Jesus said, “Hypocrite! First of all remove the beam from your own eye, then you will be able to see clearly to remove the speck from the other person’s eye.”
— Matthew 7:5 (USC)
Hypocrisy is not something any of us want to be accused of. None of us is enamoured of the antithesis of integrity.
Courage is to integrity, as cowardice is to hypocrisy. The hypocrite is too afraid to conform to the truth. Indeed, they are too afraid that their ‘truth’ is a lie. They prefer the comfortable situation of remaining unchallenged, though life inevitably challenges them and, ultimately, they are rent asunder — undone by some thing or other. But the person of integrity is willing to die to lay claim to the truth. They see the living of a lie as a death worse than dying. Being that they are willing to die for the truth, God rarely requires that of them, but they are no less willing.
Those with integrity — those who have received Christ’s call on their lives — form themselves into the unity of the gospel demand. They hear the Holy Spirit say to them, “You must trust and obey your Lord Jesus in order to make faith possible, and only through faith is it possible to please God.” But the postmodern church rarely wants to put faith in such terms as obedience. It always seems ‘too hard’. We will have to if we have integrity. Having integrity means reading the unison of Scripture and being of one mind and heart with how to abide by it.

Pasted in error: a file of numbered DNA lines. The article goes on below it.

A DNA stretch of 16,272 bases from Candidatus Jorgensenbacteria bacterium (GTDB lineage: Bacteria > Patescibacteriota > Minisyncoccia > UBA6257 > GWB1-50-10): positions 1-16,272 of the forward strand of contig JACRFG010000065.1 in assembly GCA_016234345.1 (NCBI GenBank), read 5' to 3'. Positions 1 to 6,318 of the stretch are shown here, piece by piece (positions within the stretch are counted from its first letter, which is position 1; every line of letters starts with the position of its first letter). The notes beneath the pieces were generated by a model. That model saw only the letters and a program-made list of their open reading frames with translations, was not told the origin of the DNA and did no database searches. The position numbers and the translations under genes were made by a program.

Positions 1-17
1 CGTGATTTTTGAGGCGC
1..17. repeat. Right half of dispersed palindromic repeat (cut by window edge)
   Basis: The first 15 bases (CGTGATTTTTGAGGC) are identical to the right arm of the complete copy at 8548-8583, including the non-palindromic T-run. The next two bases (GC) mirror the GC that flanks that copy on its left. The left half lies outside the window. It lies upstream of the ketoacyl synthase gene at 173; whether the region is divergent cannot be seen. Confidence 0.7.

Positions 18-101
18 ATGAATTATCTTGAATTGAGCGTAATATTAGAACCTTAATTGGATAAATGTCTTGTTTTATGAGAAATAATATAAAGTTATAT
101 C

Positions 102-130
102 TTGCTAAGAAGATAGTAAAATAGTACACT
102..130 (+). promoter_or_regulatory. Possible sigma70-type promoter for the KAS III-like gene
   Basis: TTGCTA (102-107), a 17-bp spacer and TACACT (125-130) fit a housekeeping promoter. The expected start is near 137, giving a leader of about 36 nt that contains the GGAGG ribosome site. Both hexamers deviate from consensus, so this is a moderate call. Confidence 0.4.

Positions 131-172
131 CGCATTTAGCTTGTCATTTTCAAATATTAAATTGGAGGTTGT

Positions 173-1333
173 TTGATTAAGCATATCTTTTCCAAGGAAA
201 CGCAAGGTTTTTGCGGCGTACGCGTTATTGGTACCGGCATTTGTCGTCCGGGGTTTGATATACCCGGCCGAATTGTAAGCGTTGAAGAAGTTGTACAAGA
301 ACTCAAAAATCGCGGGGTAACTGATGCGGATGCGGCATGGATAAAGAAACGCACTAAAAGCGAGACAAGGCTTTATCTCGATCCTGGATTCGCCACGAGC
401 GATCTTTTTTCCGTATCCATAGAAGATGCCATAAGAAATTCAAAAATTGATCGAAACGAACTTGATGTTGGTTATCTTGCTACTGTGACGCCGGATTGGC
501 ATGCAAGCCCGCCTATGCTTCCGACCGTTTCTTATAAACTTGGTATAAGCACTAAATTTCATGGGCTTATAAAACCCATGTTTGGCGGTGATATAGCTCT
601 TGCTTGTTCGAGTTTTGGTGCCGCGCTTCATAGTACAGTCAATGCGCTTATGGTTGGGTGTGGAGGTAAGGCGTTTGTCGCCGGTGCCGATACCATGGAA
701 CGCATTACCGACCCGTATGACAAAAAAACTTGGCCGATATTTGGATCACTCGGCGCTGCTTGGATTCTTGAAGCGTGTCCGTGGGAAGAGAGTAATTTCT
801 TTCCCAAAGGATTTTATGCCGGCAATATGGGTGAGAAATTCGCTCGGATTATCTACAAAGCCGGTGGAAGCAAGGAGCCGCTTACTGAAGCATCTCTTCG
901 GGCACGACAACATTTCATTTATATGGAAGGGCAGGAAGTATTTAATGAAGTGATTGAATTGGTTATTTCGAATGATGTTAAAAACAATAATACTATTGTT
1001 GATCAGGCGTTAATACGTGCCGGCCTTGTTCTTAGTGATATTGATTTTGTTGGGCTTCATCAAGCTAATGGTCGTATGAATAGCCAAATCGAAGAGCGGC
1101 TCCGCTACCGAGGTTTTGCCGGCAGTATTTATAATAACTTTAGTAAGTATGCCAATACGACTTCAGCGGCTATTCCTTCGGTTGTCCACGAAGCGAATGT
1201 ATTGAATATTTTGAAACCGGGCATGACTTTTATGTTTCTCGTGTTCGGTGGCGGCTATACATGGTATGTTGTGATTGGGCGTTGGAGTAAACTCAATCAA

It is the surest sign yet of a person without integrity that they see and experience truth only through their observation of others, whilst their own truth goes begging because they are fearful of approaching it. Honest self-observation is only for the person of integrity. The man or woman with integrity start first with themselves. They have no time to judge another person, for God is never finished engorging them with improvement opportunities. And their growth opportunities are not just hard-to-digest things. They enjoy much of their learning. Their learning is a symbol of their humility and their courage; the ardency of their commitment to truth.
We can trust the person who is honest with themselves, but we have no such faith in the one who is never comfortable within themselves.
Be the one you have become and you will be won to the one you have become.
To others, ourselves, and God we are received; everyone loves the person of integrity.
Integrity is the brush that paints in strokes of truth. But hypocrisy paints a picture of bewildering deceit and of division. Integrity, alone, is trustworthy.
QUESTIONS in REVIEW:
1. How will we know we are closer to integrity than hypocrisy?
2. What hypocrisy do you struggle with?
© 2015 S. J. Wickham.
Note: USC version is Under the Southern Cross, The New Testament in Australian English (2014). This translation was painstakingly developed by Dr Richard Moore, a NT Greek scholar, over nearly thirty years.